“Frodo’s first sight of Goldberry in the house of Tom Bombadil tells the reader a great deal about the woman and, by association, her mate. . . . The dwelling has low roofs, indicating simple humility; it is filled with light, suggesting spiritual good; the furnishings and the candles are of natural materials, connoting rural closeness to nature. Goldberry’s chair, far opposite the door, suggests a throne in a reception hall. Her yellow hair emphasizing her unassuming nature. Her gown associates her with lush young vegetation. Her belt is the gold of purity and sovereignty, but it celebrates in its floral design the eternal, cyclical triumph of nature; she is encircled with water and flowers, symbols of purity and fertility. As a whole, the image asserts Goldberry as a queen or a local deity, whose power derives from nature.”
– Deirdre Greene, “Higher Argument: Tolkien and the Tradition of Vision, Epic and Prophecy”, Proceedings of the J.R.R. Tolkien Centenary Conference 1992 (1995)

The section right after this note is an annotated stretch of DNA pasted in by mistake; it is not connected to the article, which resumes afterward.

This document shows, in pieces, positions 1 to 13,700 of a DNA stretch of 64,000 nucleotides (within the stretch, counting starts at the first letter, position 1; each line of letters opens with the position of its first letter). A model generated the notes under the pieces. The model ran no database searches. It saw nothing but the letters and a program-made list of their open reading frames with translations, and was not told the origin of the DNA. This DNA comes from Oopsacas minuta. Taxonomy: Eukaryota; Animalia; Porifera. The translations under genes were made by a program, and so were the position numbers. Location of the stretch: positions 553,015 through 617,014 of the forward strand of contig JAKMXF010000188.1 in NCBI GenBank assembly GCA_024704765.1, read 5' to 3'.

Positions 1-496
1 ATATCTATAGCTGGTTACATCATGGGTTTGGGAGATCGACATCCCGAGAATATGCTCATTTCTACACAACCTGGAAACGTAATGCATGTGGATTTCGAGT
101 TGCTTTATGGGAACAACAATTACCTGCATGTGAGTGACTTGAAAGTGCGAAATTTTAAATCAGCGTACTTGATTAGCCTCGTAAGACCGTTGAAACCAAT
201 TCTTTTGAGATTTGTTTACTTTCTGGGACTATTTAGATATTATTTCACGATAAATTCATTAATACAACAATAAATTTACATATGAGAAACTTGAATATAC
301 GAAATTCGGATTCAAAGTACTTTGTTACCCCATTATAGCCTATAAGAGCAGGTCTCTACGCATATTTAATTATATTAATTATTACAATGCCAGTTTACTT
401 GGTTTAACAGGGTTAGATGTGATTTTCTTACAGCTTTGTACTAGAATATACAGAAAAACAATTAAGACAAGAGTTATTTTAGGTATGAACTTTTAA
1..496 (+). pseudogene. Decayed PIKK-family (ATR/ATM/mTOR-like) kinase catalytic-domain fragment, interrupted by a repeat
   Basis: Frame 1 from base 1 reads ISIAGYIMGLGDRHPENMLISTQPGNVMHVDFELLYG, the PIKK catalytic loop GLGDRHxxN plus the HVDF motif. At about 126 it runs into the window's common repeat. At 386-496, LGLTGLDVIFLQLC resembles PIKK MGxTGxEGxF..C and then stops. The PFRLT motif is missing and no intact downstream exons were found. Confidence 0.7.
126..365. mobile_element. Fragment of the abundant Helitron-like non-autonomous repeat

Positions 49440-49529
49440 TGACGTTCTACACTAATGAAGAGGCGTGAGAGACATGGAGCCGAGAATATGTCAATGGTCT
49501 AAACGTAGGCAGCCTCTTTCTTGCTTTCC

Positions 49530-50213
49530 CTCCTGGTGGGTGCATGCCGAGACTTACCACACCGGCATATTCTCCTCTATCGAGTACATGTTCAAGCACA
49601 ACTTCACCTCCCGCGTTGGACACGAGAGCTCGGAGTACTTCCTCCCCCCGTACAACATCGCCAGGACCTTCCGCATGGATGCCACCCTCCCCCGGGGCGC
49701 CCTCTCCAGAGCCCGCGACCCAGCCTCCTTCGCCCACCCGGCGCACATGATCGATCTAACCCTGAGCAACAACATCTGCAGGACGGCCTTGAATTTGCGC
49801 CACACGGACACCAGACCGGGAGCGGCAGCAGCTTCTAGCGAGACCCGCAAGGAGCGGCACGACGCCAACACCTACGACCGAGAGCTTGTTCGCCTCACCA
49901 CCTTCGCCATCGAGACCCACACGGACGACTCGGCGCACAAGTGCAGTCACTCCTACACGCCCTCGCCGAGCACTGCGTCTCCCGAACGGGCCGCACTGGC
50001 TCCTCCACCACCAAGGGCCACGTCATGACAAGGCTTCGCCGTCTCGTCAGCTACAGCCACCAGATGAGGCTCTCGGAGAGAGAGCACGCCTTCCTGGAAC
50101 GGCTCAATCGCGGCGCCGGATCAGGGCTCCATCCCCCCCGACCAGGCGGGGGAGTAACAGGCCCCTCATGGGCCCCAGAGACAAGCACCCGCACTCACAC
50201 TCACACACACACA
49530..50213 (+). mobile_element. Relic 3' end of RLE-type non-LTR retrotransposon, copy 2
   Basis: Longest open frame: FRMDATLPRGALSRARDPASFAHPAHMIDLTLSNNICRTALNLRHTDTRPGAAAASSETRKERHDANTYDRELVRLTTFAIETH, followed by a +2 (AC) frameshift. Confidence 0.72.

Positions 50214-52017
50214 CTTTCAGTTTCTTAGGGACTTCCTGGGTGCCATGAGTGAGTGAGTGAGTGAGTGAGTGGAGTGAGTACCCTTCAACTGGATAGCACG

2 thoughts on “Goldberry, the River-daughter”
Matthew: However did you come across this? I think there is good work still to be done on Goldberry as an emblem of femininity. Thank you for pointing to this 🙂
Deirdre Greene Lono
Deirdre, I should have posted this. I was teaching through the Fellowship of the Rings and was using The Lord of the Rings: A Reader’s Companion by Hammond and Scull. This presentation was cited in that volume. And I agree with you; I’d love to see some further development of this. Thank you!